Background: Different proportions of Gleason pattern 3 and Gleason pattern 4 lead to various prognosis of prostate cancer with Gleason score 7. The objective of this study was to compare the survival outcomes of Gleason score 3+4 and 4+3 based on data from the Surveillance, Epidemiology, and End Results cancer registry database, and to investigate independent prognosis-associated factors and develop nomograms for predicting survival in Gleason score 7 prostate cancer patients. Methods: A retrospective study was conducted on 69,116 cases diagnosed as prostate adenocarcinoma with Gleason score 7 between 2004 and 2009. Prognosis-associated factors were evaluated using univariate and multivariate Cox regression analysis, and a 1:1 ratio paired cohort by propensity score matching with the statistical software IBM SPSS, to evaluate prognostic differences between Gleason score 3+4 and 4+3. The primary cohort was randomly divided into training set (n = 48,384) and validation set (n = 20,732). Based on the independent factors of prognosis, nomograms for prognosis were established by the training group and validated by the validation group using R version 3.5.0. Results: After propensity score matching, Cox regression analysis showed that Gleason 4+3 had an increased mortality risk both for overall survival (HR: 1.235, 95% CI: 1.179-1.294, P < 0.001) and cancer-specific survival (HR: 1.606, 95% CI: 1.468-1.762, P < 0.001). Nomograms for overall survival and cancer-specific survival were established with C-index 0.786 and 0.842, respectively. The calibration plot indicated an optimal agreement between the actual observation and nomogram prediction for overall survival and cancer-specific survival probability at 5 or 10 year. Conclusions: Prostate cancer with Gleason score 4+3 had worse overall survival and cancer-specific survival than Gleason score 3+4. Nomograms were formulated to predict 5-year and 10-year OS and CSS in patients with prostate cancer of Gleason score 7.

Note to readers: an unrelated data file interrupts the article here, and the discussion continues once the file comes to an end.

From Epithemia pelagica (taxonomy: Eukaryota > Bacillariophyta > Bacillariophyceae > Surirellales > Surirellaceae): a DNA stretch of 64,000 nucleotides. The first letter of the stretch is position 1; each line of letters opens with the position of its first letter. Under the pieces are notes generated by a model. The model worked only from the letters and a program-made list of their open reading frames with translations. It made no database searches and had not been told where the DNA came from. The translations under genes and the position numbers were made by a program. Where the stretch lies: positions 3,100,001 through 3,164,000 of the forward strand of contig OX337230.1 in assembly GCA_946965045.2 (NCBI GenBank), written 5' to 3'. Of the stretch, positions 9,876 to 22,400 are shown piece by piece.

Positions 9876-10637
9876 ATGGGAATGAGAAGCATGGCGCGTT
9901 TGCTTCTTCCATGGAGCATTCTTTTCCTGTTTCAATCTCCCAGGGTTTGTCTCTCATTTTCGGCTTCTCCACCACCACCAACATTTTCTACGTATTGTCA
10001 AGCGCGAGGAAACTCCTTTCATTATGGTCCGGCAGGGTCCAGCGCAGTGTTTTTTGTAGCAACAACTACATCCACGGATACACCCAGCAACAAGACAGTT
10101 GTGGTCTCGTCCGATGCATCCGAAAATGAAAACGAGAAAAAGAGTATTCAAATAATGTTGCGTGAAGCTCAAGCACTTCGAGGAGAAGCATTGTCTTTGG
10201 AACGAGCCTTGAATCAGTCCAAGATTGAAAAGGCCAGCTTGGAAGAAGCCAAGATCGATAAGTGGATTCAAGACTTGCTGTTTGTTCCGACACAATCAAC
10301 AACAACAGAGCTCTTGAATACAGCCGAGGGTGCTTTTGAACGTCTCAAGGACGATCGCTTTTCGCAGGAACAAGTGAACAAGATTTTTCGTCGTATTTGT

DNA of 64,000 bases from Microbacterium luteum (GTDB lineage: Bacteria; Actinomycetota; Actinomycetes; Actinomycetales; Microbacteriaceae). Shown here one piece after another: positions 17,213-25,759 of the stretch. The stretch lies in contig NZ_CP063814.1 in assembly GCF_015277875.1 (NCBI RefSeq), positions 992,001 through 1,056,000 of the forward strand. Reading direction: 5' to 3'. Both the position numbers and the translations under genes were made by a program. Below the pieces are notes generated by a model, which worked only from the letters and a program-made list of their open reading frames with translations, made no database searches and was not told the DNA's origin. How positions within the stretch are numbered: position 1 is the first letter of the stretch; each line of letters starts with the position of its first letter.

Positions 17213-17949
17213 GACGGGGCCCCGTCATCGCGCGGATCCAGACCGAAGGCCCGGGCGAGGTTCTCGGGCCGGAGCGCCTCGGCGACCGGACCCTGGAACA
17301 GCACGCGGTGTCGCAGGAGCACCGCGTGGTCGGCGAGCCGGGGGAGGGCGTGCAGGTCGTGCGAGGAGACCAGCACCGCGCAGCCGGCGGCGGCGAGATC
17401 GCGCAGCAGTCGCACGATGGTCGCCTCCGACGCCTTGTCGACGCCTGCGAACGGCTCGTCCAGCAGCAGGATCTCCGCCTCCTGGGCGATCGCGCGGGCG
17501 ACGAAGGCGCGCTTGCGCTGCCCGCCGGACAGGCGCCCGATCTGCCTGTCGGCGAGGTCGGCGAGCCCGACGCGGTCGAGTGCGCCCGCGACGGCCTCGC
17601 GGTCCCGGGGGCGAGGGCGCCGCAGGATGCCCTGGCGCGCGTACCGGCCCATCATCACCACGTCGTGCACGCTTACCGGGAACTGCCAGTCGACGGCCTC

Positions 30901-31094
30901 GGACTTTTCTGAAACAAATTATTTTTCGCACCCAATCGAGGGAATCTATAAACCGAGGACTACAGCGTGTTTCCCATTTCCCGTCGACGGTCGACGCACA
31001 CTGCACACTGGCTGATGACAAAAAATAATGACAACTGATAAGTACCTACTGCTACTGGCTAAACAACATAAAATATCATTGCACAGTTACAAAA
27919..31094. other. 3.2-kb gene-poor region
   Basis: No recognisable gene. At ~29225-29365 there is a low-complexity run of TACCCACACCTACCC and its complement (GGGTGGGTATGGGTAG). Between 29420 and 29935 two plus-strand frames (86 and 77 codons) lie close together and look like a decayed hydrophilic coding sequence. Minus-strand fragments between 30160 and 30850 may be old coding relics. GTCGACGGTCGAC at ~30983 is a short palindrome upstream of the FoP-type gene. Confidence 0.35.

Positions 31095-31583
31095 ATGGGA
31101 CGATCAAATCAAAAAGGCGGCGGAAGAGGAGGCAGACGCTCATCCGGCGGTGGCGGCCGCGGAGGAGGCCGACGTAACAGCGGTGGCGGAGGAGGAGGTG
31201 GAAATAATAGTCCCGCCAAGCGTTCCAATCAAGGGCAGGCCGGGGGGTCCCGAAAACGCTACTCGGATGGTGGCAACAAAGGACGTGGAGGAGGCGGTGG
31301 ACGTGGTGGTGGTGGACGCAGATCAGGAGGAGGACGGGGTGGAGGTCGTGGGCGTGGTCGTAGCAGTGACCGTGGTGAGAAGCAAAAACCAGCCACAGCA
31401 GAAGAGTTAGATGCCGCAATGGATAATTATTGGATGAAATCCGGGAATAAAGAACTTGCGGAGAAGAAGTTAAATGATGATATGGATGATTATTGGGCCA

Frontiers in oncology. 2019 Jul 16*** epublish ***

Xin Zhu, Xin Gou, Mi Zhou

Department of Urology, The First Affiliated Hospital of Chongqing Medical University, Chongqing, China., Department of Respiratory and Critical Care Medicine, The First Affiliated Hospital of Chongqing Medical University, Chongqing, China.